But... I dread drawing Cass in this suit.  It will take forever.  I'll never be happy with the way I render the black reflective surface.  I tried to do a Katana piece and her greaves kept coming out like plastic planters and I gave up.  I can see myself facing no end of frustration trying to get all these new angles and curves and little details down!  Oh, I'll no doubt give it a whirl.  No one's forcing me to, and no one really gives a rip about my art, but I'm compelled. 

In the meantime, enjoy Classic Cass and my own special blend, Doofus Batman.

Wednesday, September 10, 2014

More on Batgirl #1: Futures End: The New (52) Save Cass/Bring Back Cass Campaign...

Oh, and allow me to point out if Batgirl #1: Futures End sells well and there's a link between that and the appearance of this New 52 Cass, that would be a pretty nice incentive for DC to find a way to insert this character into the regular New 52 continuity.  Not "five years" from now, but in the now as you, the reader, know it.  To set up a possible future of this particular Cassandra Batgirl or something or someone similar the differences hardly matter running around and doing so well all those cool things we enjoyed Cass doing so much.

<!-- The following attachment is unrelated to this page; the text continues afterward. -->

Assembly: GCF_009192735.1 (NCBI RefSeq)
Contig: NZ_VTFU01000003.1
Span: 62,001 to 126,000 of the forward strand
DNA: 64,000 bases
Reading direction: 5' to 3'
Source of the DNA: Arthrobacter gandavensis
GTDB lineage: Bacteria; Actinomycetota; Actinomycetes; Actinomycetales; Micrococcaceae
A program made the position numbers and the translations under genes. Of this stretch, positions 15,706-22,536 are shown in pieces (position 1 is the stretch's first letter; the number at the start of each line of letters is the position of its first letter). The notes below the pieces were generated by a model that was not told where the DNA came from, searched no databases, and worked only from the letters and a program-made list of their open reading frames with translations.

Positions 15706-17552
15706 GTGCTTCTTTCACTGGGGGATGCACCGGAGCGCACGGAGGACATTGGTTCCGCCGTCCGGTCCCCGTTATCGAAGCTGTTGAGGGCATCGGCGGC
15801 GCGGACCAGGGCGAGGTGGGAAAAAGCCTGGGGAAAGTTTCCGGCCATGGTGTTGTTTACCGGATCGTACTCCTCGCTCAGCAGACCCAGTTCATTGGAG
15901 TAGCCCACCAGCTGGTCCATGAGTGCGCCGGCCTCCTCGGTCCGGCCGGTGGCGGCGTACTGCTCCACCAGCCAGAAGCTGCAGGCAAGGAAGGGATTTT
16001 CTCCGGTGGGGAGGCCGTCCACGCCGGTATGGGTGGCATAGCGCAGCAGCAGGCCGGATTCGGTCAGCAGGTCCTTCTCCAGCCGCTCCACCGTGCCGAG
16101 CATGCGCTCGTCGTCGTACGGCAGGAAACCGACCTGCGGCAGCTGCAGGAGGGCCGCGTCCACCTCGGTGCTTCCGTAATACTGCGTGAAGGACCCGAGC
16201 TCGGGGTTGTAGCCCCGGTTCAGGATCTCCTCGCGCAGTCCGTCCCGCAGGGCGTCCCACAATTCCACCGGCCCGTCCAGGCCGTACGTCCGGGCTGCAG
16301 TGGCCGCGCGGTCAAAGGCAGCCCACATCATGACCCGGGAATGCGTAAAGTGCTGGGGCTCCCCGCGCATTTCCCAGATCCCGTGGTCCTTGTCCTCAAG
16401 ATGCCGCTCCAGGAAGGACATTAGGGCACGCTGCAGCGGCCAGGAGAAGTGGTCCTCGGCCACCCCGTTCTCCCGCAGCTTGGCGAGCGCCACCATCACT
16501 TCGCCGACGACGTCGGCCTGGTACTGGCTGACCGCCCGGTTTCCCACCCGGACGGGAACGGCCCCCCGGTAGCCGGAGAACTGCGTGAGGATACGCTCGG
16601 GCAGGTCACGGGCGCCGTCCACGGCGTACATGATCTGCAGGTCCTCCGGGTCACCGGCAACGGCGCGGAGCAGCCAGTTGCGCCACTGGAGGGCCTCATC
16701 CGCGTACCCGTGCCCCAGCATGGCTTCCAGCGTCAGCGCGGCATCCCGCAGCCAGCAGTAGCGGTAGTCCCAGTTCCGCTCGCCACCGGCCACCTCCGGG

Buying the back issues of Cass' regular series on Comixology is a positive way to send a message to the powers-that-be (and to ensure DC keeps that version available to us for the foreseeable future), but getting onboard now is another way, one that will more than likely pay off in the form of new Cass adventures.

I don't think you should go nuts and snap up every New 52 book out there.  And by all means, do not buy this comic if you're legitimately not interested in it.  It is $2.99, after all, and you can always buy an issue of the original Cass Cain Batgirl series and have a dollar left over to contribute to some other purchase.  I bought it out of curiosity, and Gail Simone convinced me what she'd done with this Cass was right, or as right as possible at the moment.  Which means the time to make some noise is now.